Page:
Even with all of our modern aviation databases, sometimes you just can’t beat a lat/lon coordinate. Maybe you’re visiting a private airport that isn’t in the database, or you want to circle a landmark not on the sectional, or you need to plan a flight around a TFR. Whatever the reason, entering a set of coordinates in your favorite app is easy. But there are a couple of traps you need to avoid, and not everyone reports lat/lon the same way. Let’s review the basics of latitude and longitude and the different types of coordinates.
Latitude and longitude have been in use for almost 2000 years, and they’ve stood the test of time because the system is both simple and powerful. Any point on Earth can be described with a few numbers, making lat/lon coordinates the backbone of all GPS navigators and mapping applications. Lines of latitude measure north-south position, with the equator at 0 degrees and the North Pole at 90 degrees North. Lines of longitude measure east-west position, with 0 degrees at Greenwich, England.
When it comes to expressing more specific locations, things get more complicated. There are three main ways to describe a lat/lon coordinate:
- Degrees, minutes and seconds (39° 4′ 47.9″ N / 84° 12′ 35.9″ W). This is the traditional format for lat/lon, used for years on paper maps. But it’s pretty difficult to do much math with this format, so newer formats are increasingly popular (see 2 and 3 below).
- Degrees and decimal minutes (39° 4.8 / -84° 12.6). Instead of seconds, this format uses minutes with a decimal point, and is most often used with electronic navigation equipment. For example, if you create a new user waypoint on a Garmin hand-held GPS, the location will be stored in this format. Note that the -84° signifies West; +84° would be East.
- Degree decimal (39.08, -84.21). This is increasingly common, and is preferred by most computer sources – including Google Maps. Again, the – sign is used for West and South, so you would enter 39.08,-84.21 in Google for the Clermont County Airport in Ohio (I69). This is also the format used in most aviation apps, although as we’ll show below, other formats are also accepted.
The problem we’ve run into is when you mix sources. Say you find the perfect grass strip on Google Earth and copy the coordinates (in degree decimal format). If you then put that in your Garmin 530 (which uses degrees and decimal minutes), it will be off by a good margin. The trick is to know what format each source uses – website, GPS and iPad – and convert if necessary.
The good news is that the iPad makes it at least a little bit easier. For example, ForeFlight can accept lat/lon coordinates in either the route editor or the search box on the Maps tab. All three formats are supported, with either the N/S/E/W or the +/- symbols. Also note that ForeFlight uses / to separate the coordinates, not a comma as you’ll find online:
- Degrees, minutes and seconds with N/S/E/W (enter N324455/W0804557 for the coordinate 32°44’55”N, 80°45’57”W).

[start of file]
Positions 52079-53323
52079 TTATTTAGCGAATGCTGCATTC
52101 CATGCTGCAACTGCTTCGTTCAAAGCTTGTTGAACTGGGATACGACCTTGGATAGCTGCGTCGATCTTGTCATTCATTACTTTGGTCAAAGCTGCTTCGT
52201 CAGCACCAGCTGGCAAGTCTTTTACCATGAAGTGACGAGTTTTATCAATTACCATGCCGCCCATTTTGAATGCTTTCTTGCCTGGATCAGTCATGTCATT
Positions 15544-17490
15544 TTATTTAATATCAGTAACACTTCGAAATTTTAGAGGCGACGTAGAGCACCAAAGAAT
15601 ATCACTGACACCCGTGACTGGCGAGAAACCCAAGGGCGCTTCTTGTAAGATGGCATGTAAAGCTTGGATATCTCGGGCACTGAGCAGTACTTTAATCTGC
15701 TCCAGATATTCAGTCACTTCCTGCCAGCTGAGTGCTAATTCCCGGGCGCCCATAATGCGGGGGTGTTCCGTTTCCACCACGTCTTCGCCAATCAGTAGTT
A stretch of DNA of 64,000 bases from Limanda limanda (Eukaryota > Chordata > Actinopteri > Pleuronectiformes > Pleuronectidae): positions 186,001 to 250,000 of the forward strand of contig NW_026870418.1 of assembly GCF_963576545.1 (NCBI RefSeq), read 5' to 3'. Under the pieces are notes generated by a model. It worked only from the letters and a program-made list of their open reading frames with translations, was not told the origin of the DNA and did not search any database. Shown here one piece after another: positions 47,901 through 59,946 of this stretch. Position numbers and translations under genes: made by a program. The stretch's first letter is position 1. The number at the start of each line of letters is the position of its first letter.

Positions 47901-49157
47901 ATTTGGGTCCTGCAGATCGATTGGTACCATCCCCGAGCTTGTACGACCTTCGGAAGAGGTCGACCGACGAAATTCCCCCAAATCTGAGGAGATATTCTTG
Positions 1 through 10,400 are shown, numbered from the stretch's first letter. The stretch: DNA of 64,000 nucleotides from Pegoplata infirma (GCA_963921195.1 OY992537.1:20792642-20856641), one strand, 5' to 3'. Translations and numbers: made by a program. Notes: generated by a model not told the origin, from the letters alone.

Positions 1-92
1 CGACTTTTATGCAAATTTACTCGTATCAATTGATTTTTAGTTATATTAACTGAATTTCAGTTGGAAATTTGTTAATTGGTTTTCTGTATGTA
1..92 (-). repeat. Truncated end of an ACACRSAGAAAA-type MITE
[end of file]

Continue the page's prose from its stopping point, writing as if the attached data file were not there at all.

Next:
- Degrees, minutes and seconds with +/- sign (324455/-0804557 for 32°44’55”N, 80°45’57”W)
- Degrees, minutes and seconds with extra decimal point, using +/- sign (3244556/-08045576 for 32°44’55.6”N, 80°45’57.6”W). Note that in all three of these examples where we use degrees, minutes and seconds, a 0 is required before the 804557; entering -804557 will not work. For the examples below, you may omit the 0.
- Degrees and decimal minutes with N/S/E/W (3244.92N/8045.95W for 32°44’55”N, 80°45’57”W)
- Degrees and decimal minutes with +/- sign (3244.92/-8045.95 for 32°44’55”N, 80°45’57”W)
- Degree decimal with N/S/E/W (32.7N/80.8W for 32°44’55”N, 80°45’57”W)
- Degree decimal with +/- sign (32.7/-80.8 for 32°44’55”N, 80°45’57”W)
In Garmin Pilot, you can enter a lat/lon coordinate on the Active Flight Plan or the Trip Planning pages. The app will accept all three formats, but you must choose which type you prefer from the Settings menu -> Units page. You can also change the format directly from the Create User Waypoint view – tap on the Format line to choose which one you prefer, then enter the lat/lon below.
In WingX, you can’t enter a lat/lon in the route view, but you can create a user waypoint either by tapping and holding on the map, or by using the Waypoint button from the Route Planning page. It accepts coordinates in the degree decimal format with +/- and each coordinate has its own box (e.g., 39.09 and -84.21).
Many newer portable GPSs allow you to choose which format is used, so if you fly with a Garmin 796 and an iPad, for example, you could use degree decimal for both. Just use the Tools menu from the main menu on the Garmin to adjust the settings.
So latitude and longitude coordinates are both simple and confusing. Take some time to understand what format your main map sources use. Once you know that, entering user waypoints or flying direct to a lat/lon coordinate is really pretty simple.
There are also a number of free websites that help you convert from one format to another. This one is our favorite.